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Measurement and Computational Analysis of the Radiation Patterns of EMC Antennas Used in Radiated-Emissions Measurements [Measurements Corner]

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1 Author(s)
Rodriguez, V. ; ETS-Lindgren L.P., Cedar Park, TX, USA

Recently, several standards related to measurements of unintentional radiated emissions of electrical and electronic devices have introduced the need to have a knowledge of the half-power beamwidths (HPBW) of the antennas used during the measurements. Since above 1 GHz most antennas are very directive, information on the pattern has become very important, especially when it comes to understanding how much area the main beam is covering. The standards are extending the need to understand the radiation parameters of the antennas to frequencies in the 30 MHz to 1 GHz range. The present paper is intended as a reference to give information to the EMC engineer and technician on the radiation patterns of the most common EMC antennas used for radiated immunity. The paper also looks at simple methods of measuring the patterns of these antennas. The goal is to propose a simple approach to measure the patterns that will provide results that will be adequate for the EMC community at a low cost. The antennas covered are biconical antennas, log-periodic dipole arrays, hybrid antennas, and dual-ridge horns. As a quick check of the validity of the measured data, computational results are presented for the antennas measured. The Numerical Electromagnetics Code (NEG) and CST Studio Suite™ were used to generate data to compare with the measured results. These experiments give the EMC engineer the information needed to understand the radiation patterns and the half-power beamwidths of the antennas used to perform EMC measurements.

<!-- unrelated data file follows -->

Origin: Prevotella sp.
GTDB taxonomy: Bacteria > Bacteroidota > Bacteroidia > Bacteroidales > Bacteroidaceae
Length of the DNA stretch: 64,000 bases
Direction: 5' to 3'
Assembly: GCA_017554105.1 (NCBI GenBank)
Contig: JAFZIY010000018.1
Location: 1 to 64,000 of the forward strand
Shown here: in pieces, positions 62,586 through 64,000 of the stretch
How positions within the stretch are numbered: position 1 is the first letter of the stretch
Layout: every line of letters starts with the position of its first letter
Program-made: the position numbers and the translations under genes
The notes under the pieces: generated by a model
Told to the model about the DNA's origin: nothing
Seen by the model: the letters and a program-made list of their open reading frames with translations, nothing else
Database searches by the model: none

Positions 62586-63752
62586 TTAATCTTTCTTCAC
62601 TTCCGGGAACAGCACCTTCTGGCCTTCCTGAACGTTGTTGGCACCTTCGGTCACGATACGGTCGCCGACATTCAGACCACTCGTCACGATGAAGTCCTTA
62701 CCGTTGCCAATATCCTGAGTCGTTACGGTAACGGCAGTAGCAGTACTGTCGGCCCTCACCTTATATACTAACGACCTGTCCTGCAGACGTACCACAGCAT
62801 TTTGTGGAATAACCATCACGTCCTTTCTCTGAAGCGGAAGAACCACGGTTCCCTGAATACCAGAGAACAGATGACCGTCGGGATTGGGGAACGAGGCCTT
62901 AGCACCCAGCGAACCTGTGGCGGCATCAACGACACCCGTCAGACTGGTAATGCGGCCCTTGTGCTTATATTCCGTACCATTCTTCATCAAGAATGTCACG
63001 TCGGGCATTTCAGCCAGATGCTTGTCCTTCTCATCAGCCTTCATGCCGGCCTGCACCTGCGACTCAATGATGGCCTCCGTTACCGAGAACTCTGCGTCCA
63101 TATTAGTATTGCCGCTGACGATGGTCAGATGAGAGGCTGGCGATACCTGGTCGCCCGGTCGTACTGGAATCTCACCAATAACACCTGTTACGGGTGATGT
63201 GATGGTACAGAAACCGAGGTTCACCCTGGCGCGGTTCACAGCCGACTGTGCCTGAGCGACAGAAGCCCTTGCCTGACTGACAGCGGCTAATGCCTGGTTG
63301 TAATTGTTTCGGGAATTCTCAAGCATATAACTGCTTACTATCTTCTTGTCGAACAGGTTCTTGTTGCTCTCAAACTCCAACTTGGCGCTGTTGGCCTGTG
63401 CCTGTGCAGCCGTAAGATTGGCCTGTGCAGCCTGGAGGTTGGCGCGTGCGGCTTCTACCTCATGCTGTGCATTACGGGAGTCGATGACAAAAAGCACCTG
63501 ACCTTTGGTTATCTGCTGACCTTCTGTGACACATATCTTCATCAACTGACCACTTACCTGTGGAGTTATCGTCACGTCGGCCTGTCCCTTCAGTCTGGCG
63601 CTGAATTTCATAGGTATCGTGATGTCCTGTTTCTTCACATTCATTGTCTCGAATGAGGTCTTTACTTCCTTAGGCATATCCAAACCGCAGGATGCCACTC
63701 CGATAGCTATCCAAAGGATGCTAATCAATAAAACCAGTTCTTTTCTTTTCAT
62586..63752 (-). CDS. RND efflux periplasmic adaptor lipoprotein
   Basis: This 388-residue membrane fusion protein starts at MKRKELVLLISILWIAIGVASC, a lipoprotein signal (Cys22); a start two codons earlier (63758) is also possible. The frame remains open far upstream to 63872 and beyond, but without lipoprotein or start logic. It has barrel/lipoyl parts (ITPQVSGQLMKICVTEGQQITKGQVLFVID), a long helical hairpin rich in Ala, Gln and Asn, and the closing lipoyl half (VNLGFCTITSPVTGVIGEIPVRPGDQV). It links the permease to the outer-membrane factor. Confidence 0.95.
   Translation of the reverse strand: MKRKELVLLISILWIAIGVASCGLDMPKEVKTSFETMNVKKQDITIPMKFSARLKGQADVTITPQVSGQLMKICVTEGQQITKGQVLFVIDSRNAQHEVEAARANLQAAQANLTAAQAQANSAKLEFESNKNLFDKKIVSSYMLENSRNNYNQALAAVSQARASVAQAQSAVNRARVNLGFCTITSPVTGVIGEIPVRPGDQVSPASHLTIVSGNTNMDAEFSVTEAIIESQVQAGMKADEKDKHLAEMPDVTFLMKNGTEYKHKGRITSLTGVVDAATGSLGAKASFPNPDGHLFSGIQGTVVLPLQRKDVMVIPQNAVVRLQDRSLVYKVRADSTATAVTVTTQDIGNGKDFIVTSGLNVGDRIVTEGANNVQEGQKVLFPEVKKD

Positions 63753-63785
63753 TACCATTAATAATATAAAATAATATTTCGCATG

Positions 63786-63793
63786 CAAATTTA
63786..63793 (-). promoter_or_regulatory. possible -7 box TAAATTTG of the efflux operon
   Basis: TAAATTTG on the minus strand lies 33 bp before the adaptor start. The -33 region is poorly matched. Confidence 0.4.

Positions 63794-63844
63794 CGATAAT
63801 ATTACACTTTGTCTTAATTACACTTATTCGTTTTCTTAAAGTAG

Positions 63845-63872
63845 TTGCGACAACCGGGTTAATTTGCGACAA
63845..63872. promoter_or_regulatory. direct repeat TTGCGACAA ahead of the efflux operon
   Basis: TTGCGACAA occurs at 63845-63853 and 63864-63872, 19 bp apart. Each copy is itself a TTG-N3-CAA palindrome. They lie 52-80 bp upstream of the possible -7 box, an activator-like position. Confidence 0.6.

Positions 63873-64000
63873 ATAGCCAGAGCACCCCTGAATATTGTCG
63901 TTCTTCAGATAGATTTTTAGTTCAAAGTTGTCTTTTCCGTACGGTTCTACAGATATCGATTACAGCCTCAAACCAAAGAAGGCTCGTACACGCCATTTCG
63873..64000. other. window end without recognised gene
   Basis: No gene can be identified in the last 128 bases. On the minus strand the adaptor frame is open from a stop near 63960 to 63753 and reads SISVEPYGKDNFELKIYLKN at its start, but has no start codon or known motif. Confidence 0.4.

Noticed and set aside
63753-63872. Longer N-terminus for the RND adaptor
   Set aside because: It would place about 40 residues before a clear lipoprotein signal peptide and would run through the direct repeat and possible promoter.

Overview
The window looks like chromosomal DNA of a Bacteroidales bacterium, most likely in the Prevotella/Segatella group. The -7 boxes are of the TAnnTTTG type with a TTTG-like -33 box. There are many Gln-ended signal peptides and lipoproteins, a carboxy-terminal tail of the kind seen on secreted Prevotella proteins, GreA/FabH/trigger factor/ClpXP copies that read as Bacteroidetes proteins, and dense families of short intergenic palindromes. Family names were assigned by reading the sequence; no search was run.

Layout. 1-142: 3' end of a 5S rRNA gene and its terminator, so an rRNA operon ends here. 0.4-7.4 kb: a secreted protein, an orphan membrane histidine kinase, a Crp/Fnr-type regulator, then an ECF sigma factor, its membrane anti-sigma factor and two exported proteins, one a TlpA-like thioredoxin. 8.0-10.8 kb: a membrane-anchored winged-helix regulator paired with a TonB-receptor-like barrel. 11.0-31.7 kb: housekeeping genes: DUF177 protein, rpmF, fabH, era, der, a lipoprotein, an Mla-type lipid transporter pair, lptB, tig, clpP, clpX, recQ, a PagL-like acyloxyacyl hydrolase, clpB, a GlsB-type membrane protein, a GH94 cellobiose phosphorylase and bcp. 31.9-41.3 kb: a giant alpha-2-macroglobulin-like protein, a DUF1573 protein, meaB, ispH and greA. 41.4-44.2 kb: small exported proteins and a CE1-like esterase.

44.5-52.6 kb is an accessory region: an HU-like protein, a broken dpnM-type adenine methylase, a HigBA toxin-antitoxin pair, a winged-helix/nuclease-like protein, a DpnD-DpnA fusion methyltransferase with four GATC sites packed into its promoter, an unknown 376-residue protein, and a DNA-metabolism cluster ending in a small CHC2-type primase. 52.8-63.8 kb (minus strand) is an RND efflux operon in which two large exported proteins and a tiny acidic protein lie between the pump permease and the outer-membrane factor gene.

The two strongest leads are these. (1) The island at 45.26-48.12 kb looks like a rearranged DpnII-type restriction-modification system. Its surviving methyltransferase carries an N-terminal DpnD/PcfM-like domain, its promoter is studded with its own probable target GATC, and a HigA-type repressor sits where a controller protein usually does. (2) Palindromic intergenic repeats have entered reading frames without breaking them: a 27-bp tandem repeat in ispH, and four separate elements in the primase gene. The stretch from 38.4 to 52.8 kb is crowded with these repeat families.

Published in:

Antennas and Propagation Magazine, IEEE  (Volume:53 ,  Issue: 4 )